Kevin Wong – SLOWLY Startup Diaries, post 6
Translating our Software – Crowdsourcing pros and cons?
Three years on, a review of the pros and cons of using Crowdsourcing for interface translation work.
There was no intention to translate SLOWLY into many languages, especially as resources were tight in the early days. It all started because of a introduction email received from a SLOWLY user, and from then on it was conducted by volunteers in Crowdsourcing model. Today, there are more than twenty languages supported.
A large volunteer team needs a working platform
To have so many translators at the same time (more than 150 at the peak) and yet be manageable, the first prerequisite is to have the right tools. Several translation software and platforms were evaluated, starting with Poedit. It's the most popular and a free one, but it was difficult to manage versions or members.
So I turned to studying some online platforms, and the open source ones set up a few to try it, but there was nothing to recommend (and found that the system resource requirements for translation work were also quite a lot). We then short listed both Poeditor and Crowdin; both have basic functions which are very complete, will not be discussed here. (If you are interested, you can register for a free trial for them.)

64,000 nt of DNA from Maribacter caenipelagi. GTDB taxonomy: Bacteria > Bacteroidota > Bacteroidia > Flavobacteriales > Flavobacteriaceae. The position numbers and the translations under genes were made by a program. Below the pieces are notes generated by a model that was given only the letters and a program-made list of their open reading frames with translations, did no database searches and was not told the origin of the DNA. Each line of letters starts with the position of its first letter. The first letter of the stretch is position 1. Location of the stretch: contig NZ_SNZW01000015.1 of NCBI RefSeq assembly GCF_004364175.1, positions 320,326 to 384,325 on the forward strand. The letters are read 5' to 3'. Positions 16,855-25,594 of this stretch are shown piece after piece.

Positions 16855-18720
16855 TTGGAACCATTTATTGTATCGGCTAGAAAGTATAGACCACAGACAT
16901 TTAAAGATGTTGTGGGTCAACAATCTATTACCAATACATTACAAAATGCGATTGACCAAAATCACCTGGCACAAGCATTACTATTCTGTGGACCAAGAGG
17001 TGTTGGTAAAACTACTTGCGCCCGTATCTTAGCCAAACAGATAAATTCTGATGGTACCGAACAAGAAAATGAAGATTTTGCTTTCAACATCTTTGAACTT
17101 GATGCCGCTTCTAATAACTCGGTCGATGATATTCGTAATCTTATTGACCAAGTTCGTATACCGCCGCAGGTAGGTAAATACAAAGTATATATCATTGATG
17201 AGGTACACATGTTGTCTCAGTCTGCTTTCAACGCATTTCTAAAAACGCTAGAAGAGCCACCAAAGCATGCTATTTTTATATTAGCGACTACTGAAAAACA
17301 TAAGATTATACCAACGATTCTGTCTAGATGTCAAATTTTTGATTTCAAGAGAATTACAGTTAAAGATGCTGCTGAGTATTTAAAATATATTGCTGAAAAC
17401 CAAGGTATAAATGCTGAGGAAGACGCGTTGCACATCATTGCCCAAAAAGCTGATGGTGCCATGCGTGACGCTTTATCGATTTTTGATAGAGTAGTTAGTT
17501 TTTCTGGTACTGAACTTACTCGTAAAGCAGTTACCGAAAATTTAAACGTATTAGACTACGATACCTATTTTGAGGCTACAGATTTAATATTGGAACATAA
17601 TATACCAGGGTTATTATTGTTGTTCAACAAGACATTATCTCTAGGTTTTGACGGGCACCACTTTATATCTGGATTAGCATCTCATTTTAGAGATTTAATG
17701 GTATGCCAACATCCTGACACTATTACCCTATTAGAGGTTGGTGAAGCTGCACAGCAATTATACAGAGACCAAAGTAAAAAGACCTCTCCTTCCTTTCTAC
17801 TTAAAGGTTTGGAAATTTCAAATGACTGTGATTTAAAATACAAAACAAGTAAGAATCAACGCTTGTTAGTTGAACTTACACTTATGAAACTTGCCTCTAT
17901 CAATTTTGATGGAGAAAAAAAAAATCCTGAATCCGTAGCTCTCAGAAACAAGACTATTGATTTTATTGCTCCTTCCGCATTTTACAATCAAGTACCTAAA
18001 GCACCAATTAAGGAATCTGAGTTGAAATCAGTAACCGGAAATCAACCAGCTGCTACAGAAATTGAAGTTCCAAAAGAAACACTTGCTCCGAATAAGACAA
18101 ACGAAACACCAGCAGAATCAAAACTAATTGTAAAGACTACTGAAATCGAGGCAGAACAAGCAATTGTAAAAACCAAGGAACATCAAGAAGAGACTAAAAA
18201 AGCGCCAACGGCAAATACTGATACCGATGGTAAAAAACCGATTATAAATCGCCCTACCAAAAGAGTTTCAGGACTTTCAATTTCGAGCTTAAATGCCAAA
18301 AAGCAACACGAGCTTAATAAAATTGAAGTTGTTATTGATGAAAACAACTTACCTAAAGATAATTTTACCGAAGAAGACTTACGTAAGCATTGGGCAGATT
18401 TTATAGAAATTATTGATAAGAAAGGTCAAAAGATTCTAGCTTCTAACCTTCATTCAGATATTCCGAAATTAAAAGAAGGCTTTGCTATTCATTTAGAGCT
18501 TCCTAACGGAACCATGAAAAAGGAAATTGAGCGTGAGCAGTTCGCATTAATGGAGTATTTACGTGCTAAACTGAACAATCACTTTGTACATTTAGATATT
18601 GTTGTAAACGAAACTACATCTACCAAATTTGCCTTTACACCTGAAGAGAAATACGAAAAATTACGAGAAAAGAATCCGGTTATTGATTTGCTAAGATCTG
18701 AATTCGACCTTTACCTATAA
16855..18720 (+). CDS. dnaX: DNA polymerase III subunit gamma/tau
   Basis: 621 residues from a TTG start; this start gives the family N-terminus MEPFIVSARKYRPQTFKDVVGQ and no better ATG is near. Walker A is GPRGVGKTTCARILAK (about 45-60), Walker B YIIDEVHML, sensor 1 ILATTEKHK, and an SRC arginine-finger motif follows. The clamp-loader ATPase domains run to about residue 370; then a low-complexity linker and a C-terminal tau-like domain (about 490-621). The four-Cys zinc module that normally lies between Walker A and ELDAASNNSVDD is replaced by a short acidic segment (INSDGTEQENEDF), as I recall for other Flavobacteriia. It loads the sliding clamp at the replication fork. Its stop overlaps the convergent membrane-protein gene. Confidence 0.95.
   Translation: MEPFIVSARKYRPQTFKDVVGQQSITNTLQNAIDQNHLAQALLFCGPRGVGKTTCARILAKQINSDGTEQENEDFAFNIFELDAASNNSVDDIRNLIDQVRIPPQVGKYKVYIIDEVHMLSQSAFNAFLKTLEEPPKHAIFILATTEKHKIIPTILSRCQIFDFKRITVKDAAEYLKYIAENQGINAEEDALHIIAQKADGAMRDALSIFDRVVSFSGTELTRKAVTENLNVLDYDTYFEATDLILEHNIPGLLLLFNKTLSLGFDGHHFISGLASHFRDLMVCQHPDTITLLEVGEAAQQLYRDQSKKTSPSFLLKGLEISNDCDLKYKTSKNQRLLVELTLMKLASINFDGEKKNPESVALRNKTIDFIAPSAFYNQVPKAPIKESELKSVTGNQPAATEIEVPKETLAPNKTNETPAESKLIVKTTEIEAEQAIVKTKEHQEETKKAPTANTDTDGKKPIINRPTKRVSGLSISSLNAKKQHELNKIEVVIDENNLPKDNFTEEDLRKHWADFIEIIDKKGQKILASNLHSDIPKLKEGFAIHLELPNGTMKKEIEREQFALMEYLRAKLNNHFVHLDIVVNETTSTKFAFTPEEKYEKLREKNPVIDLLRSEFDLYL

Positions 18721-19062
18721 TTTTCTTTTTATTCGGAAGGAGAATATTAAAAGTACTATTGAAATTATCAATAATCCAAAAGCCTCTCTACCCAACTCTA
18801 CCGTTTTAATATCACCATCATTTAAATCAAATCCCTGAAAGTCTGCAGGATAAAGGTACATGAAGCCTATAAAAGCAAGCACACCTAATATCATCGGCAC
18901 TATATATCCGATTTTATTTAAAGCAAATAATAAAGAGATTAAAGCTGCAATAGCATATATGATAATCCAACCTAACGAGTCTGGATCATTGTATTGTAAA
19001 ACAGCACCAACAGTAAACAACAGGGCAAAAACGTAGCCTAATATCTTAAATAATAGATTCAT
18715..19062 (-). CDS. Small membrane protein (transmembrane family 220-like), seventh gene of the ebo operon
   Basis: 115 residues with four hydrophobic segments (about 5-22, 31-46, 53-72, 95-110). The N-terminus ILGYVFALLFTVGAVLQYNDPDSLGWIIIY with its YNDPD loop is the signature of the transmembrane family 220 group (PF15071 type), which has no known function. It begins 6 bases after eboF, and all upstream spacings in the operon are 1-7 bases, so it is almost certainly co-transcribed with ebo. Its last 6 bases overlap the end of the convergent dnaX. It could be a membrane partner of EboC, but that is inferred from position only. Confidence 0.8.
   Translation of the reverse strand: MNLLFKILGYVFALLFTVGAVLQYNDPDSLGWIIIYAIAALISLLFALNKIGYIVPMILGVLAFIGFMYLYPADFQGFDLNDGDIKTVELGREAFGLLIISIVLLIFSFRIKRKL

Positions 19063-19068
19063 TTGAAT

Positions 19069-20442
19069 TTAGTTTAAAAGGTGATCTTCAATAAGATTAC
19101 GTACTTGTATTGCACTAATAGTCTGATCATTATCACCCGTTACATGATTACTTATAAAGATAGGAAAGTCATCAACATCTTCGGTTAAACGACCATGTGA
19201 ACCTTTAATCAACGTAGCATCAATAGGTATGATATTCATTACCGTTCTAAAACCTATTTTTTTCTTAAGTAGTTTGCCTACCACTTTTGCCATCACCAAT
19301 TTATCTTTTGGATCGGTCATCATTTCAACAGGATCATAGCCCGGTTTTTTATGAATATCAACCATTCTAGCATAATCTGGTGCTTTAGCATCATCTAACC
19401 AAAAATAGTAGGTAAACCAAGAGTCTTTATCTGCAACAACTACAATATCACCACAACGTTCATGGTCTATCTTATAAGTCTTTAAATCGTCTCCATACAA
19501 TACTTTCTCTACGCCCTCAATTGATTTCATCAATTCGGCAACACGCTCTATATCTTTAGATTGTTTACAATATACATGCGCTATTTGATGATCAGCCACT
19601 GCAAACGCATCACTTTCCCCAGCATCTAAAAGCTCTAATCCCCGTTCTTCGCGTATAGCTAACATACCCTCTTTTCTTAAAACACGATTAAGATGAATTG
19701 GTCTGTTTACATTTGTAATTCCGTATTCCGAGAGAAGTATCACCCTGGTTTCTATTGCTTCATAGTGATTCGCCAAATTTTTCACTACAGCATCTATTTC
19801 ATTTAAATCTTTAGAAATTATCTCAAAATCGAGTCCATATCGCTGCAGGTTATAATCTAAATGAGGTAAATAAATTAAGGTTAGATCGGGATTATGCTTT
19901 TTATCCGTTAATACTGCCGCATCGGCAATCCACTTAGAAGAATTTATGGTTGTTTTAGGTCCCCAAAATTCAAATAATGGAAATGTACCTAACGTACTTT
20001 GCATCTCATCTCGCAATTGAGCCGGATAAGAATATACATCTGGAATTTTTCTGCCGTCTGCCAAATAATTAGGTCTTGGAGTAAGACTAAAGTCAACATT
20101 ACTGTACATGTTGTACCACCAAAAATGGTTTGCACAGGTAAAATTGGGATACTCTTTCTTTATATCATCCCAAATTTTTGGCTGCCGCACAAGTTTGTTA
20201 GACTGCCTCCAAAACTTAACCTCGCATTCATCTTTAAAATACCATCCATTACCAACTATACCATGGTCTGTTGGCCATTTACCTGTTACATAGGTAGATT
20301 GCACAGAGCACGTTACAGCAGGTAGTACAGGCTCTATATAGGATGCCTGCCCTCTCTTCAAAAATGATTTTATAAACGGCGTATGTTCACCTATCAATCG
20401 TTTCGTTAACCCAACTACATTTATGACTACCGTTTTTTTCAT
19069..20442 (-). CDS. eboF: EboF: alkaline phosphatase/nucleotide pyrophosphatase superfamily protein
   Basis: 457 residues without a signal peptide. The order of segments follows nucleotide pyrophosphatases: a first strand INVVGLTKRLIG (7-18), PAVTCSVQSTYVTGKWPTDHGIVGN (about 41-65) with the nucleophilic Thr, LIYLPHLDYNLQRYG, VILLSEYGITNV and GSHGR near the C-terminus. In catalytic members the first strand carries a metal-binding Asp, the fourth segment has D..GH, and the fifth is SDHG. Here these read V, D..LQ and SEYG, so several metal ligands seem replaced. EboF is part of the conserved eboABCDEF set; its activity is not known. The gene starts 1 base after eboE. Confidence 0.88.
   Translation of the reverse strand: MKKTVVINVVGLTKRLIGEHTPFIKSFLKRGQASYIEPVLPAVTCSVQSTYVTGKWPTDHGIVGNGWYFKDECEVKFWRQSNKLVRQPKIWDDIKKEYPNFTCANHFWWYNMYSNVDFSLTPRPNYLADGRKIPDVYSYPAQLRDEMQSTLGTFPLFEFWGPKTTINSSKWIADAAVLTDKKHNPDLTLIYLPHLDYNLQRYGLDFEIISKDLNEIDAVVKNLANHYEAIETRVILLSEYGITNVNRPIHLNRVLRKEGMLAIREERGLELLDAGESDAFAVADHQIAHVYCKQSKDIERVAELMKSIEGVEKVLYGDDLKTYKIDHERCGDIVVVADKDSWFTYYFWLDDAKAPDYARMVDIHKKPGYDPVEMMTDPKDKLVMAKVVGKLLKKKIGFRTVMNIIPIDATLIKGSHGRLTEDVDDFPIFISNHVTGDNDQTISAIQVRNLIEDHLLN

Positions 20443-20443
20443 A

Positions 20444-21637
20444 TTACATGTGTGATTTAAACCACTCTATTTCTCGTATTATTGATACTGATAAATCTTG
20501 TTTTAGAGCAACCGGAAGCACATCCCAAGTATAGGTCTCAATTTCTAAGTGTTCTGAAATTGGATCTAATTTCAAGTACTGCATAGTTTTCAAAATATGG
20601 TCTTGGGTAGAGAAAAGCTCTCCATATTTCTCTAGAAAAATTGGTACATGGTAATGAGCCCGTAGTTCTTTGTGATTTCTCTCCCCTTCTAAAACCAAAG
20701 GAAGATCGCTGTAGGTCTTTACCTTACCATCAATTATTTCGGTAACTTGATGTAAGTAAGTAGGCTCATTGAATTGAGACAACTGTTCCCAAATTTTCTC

Finally, I chose Crowdin and we have been using it until now. The main reason is actually the charging model: only charge according to the number of Source Strings in the project. You can add unlimited members, and the number of target languages is not limited, which is the most suitable setting for us.
The advantages we found
Now that we have found the platform to start, three years have passed in the blink of an eye. Let's start by sharing the benefits of operating in this mode:
Passion and understanding of the product by the translation team – This is important, and it is not difficult to find a translator, but it is difficult to find someone who will take the time to understand how the app works and even the concept behind it. Since the self-nominations are all users, this is a great advantage. I made my decision based on that in the first place.
Low cost – As mentioned in previous articles, we basically have zero income in the first two years, and every penny spent must be carefully considered. Dealing with translation in this way can be said to be almost free. In fact, there are some expenses such as platform fees and time costs for management, in the case of SLOWLY now about 2,000 sets of Source Strings, Crowdin alone charges US$600 per year (almost another markup).